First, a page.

That said, for LEA, anti-narco, patrol and ISR, the AHRLAC might be very compelling. The strike element would be a secondary consideration.
Can Pakistan some how develop the K8 into such a platform? With better
capabilities than the AHRLAC, as you’ve mentioned the Super Tucano or Hurkus is a better platform than AHRLAC, why not an Attack version of K8?
This would give Pakistan an indigenous system with probably
an export market.
Pakistan could but bear in mind that the K-8 is still a jet, so it may end up being more expensive to operate than the AHRLAC, Hurkus or Super Tucano.
hmm, why not a K8 LEAD trainer then? I mean why isn’t Pakistan moving in this direction? I’ve heard it doesn’t even wants to induct the twin seat JF17 which in my opinion would other wise be a better home made LEAD trainer instead of buying expensive foreign aircrafts.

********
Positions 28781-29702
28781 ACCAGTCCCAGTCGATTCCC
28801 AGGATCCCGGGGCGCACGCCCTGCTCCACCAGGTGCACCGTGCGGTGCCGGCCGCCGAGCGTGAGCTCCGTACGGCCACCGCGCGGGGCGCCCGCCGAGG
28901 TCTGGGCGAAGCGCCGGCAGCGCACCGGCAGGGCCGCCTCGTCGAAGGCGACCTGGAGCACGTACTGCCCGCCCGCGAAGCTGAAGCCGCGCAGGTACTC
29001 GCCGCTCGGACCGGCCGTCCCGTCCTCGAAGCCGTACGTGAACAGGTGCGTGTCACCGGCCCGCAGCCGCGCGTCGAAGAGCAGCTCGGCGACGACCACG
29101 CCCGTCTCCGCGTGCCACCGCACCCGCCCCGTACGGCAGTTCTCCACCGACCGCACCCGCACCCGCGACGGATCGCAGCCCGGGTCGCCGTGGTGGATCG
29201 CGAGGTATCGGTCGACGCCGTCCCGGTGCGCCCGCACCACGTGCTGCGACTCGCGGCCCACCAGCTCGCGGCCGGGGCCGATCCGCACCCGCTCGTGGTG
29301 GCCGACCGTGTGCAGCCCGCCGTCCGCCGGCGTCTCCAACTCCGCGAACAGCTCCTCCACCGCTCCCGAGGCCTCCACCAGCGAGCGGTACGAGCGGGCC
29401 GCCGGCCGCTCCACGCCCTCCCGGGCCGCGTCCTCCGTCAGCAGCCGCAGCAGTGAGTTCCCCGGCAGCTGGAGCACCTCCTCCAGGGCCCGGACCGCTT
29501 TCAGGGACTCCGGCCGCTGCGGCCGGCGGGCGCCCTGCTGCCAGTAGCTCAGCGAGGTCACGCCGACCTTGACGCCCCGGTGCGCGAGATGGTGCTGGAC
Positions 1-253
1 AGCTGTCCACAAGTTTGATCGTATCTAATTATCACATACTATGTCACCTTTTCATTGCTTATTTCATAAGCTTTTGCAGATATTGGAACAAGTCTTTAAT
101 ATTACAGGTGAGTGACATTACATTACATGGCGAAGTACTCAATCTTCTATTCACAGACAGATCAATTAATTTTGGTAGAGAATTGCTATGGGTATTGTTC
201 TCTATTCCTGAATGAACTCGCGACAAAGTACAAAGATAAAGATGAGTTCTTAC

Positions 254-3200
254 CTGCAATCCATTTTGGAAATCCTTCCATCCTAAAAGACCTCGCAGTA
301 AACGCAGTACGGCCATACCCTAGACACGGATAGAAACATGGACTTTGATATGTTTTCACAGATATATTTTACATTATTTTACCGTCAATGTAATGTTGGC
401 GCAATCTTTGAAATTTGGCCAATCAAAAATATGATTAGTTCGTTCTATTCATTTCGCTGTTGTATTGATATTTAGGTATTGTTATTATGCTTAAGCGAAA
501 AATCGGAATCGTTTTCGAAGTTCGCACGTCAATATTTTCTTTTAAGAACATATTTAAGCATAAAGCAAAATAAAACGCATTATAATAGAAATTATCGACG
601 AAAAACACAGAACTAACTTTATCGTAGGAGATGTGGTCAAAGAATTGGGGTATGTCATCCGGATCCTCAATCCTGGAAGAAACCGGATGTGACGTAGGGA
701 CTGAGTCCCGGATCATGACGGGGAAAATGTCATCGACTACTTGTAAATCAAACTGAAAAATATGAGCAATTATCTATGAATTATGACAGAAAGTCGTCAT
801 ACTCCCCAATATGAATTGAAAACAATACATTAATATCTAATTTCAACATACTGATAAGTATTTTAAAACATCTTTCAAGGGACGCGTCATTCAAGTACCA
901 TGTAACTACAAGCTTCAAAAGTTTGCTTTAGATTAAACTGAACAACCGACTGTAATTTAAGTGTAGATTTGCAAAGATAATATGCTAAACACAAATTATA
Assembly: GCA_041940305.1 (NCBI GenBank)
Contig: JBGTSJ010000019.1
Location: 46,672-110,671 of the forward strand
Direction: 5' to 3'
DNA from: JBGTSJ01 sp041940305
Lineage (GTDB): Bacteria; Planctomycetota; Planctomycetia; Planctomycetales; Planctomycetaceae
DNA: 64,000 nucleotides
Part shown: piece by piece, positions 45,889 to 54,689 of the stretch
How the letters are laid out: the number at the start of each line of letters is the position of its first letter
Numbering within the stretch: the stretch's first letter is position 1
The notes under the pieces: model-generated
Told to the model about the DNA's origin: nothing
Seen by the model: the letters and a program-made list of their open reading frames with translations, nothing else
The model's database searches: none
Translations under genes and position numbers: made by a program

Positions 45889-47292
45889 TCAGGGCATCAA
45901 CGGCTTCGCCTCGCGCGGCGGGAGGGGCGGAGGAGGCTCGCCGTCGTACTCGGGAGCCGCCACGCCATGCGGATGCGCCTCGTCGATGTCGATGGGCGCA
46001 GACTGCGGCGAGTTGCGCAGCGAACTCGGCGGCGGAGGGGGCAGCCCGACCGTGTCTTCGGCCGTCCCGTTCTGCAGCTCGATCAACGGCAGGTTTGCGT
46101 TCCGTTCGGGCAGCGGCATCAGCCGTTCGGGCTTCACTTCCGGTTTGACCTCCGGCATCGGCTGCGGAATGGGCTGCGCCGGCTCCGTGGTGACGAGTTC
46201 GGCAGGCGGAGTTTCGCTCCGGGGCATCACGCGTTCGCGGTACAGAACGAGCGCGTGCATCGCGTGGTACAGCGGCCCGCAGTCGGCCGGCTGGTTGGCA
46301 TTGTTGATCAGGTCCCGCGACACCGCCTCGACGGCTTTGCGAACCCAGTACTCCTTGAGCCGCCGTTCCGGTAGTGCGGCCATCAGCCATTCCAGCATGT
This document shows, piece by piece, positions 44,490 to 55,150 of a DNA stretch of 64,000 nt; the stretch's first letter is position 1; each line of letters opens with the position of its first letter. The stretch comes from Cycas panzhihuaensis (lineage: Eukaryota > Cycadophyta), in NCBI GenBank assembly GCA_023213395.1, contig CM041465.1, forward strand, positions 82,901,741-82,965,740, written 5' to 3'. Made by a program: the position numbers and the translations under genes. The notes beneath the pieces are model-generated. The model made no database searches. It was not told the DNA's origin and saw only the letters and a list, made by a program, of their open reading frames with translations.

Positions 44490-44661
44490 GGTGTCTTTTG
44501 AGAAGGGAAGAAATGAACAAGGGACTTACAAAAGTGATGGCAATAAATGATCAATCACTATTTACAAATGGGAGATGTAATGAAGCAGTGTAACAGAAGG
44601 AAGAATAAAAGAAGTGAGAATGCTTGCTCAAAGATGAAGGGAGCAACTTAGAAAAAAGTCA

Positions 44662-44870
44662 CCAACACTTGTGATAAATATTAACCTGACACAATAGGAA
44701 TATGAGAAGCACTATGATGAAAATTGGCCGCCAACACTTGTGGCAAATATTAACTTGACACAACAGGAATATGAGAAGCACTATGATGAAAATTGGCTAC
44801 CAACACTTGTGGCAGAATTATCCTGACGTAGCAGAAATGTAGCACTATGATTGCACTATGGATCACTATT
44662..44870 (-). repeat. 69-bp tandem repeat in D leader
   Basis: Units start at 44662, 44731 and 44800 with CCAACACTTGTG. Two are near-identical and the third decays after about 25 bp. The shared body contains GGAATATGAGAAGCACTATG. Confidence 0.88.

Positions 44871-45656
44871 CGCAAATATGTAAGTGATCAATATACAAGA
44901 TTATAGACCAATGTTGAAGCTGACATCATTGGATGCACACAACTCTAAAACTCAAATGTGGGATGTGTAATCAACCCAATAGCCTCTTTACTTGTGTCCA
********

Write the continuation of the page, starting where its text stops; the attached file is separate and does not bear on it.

What are your thoughts on this?
It isn’t clear exactly what the PAF intends to do in terms of fighter conversion and advanced training. The K-8 was originally meant to replace the PAF’s T-37s, but the PAF has opted to persist with the T-37s, choosing to buy K-8s incrementally.
Indeed, it isn’t clear what they are doing.
Sometimes, I feel their plans, strategies or inductions don’t really work out as they plan, which is why I suppose, for eg, you don’t see the K8 taking over T37s as it probably is not as good as it was thought to be?
The reason I think this is the case is also because of the JF17 program, initially there was so much talk about this platform to be a great aircraft for countries with weak economies or smaller airforce or the ones who are in need to replace their old Migs, Mirrages and F5s. It was marketed in such a way that, like many others I thought it would sell like hot cakes. Honestly I am disappointed. It hardly has one “secret” export order. From some sources I’ve come to know how desperately it is being marketed to a small country in the Middle East. The country keeps picking out faults in it. They probably don’t want to buy it, but might just end up buying it due to bilateral relations. I think this is the case with other “potential” buyers too. I think Pakistan also is not satisfied at all with the current Block II and is working hard to get it better in Block III, but is limited due to the airframe.